1996 - R - 84 Mins.
|Director: Ernest Dickerson
|Producer: Robert Simonds
|Written By: Joe Gayton
|Starring: Adam Sandler, Damon Wayans, James Caan,
|Review by: John Ulmer
"Bulletproof" is one of the most homoerotic films ever made. Either intentionally or unintentionally, it comes across as an extremely sophomoric, clichéd exercise in tired comedy routines that were tried and tested since the '80s. It is yet another comedy of mixed ethnic races -- just like "Running Scared," "Lethal Weapon," "48 Hrs.," "Money Talks," etc. It's so poor that apart from an entertaining setup the movie becomes almost painful to watch.
The movie stars Damon Wayans and Adam Sandler as an undercover cop and an unsuspecting criminal respectively. Wayans, whose first film was the glorious "Roxanne," still knows his comedy -- it's just rather unfortunate that he has lowered his standards so far as to appear in low-grade trash such as this.
Sandler, who is occasionally funny in the right role ("Happy Gilmore," also released in 1996, is great), gives one of his worst performances here. He mumbles helplessly through the messy screenplay; there's a scene in which the two buddies find themselves inside a plummeting plane that had me laughing. Not because it was funny (intentionally at least) but because we are expected to believe that Sandler's character knows how to fly a plane as he takes the pilot's seat and simply pulls back on the throttle a bit to level it out. How humorous.
Jack Keats (Wayans), who is doing undercover work and posing as a criminal to lure his way into a crime underworld with the help of unsuspecting partner Archie Moses (Sandler). After a powerful crime lord's operation is busted by Keats and his team, Archie accidentally shoots his so-called partner in the head.
After a brief coma and a startlingly miraculous recovery, Keats is asked to transport Archie to federal protection. He reluctantly boards a plane with Archie, only to be pursued by hit men, etc. Their plane crashes, they travel a bit, uncover a crooked cop, and that's it: the movie basically ends after all of this. It is a measly 84 minutes long and feels even shorter. I mean that as a negative comment. It's like watching a pilot for some sort of bad television sitcom loaded with foul language and violence -- stupid, dumb, revolting.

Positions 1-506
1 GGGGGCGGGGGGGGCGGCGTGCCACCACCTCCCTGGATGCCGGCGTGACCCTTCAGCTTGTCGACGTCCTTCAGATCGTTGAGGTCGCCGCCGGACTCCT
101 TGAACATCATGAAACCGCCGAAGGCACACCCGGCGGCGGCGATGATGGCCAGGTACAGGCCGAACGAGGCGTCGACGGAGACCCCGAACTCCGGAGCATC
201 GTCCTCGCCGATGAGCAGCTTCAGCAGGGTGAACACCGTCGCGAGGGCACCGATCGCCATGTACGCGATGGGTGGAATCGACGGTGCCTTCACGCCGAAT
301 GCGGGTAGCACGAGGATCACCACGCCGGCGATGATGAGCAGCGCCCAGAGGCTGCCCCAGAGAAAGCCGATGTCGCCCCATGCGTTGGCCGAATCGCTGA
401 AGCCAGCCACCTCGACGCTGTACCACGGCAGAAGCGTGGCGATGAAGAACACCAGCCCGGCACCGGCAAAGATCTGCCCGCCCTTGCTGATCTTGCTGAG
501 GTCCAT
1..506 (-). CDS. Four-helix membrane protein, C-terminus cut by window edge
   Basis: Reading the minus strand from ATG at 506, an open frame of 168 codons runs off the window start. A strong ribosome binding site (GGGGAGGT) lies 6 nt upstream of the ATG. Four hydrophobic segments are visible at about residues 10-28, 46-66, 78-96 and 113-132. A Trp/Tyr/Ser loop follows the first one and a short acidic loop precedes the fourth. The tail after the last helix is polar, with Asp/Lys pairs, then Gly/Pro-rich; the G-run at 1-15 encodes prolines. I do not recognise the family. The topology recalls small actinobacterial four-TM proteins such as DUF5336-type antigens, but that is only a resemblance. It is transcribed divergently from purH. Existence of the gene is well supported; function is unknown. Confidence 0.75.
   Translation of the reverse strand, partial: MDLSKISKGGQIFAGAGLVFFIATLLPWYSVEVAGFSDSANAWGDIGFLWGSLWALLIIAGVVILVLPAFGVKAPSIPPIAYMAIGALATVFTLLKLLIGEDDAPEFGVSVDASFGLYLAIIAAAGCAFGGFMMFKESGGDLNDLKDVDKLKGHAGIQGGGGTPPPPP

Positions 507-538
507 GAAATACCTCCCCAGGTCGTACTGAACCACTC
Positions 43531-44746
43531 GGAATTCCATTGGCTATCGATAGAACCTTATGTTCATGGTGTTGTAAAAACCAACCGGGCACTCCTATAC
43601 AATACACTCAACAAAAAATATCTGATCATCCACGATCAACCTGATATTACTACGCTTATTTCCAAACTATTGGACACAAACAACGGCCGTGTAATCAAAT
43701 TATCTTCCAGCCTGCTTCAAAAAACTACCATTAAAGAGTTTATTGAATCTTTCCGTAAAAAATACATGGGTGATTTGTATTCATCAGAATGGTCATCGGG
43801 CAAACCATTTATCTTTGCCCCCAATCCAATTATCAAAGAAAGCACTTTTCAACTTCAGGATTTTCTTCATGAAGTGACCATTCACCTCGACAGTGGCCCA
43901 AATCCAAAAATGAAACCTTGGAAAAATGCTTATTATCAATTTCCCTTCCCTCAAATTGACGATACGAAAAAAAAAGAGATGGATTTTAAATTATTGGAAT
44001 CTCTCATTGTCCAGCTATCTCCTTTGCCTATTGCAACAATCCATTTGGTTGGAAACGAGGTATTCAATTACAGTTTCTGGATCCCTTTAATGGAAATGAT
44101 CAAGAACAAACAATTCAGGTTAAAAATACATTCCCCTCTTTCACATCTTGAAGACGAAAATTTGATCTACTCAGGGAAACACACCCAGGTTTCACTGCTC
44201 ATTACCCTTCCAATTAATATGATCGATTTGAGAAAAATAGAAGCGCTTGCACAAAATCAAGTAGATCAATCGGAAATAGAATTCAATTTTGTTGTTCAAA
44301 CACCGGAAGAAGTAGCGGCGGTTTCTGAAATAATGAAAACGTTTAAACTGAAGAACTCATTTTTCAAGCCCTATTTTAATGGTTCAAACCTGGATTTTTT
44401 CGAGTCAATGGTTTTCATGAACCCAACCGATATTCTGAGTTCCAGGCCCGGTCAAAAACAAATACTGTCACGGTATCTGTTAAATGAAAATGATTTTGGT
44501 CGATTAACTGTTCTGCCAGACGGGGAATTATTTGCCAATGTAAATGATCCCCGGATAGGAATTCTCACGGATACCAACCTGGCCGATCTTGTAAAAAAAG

The homosexual undercurrent I mentioned earlier is almost disturbingly blatant. Some of it seems disgustingly intentional. Of course, I'm not going to say that any movie dealing with homosexuality is appalling. But the manner in which "Bulletproof" goes about portraying its characters and their fetishes is most disturbing. Take, for instance, the scene in which Archie and Keats spend the night at a small-town motel, run by a nerd with thick-rimmed glasses and a face which is almost revolting to look at. For apparently no reason whatsoever, Archie goes into a long monologue asking the motel owner if he'd like to spend the night with Keats, that Keats is gay, that they should try having a "sandwich" sometime with the man's wife. This goes on quite appallingly for at least three minutes. All the while Keats is standing a few feet away but yet cannot hear what they're discussing? And that's just some of the film's more unappealing material. There's more, such as when Archie promises to do something with James Caan's crime lord figure that I can't even write in this review, and then later is asked whether he really said it or not. "No, I don't think I said that." Then there's lines such as, "I'm falling in love with you all over again, man," that indicate more than admiration between the two men. It doesn't sound as revolting as it does in the movie -- like "Slackers" this film leaves the viewer feeling dirty, rather than clean and uplifted. I have a firm belief that all the great buddy movies -- "Planes, Trains and Automobiles," "Lethal Weapon," "Midnight Run" for example -- primarily work because of the characters, the actors portraying them, and the screenwriter's ability to create realistic dialogue and have his characters actually go through progression. None here. Just lots of stupid chase scenes and unfunny buddy moments. If not for "Going Overboard" I'd call this Sandler's worst film. What a mess.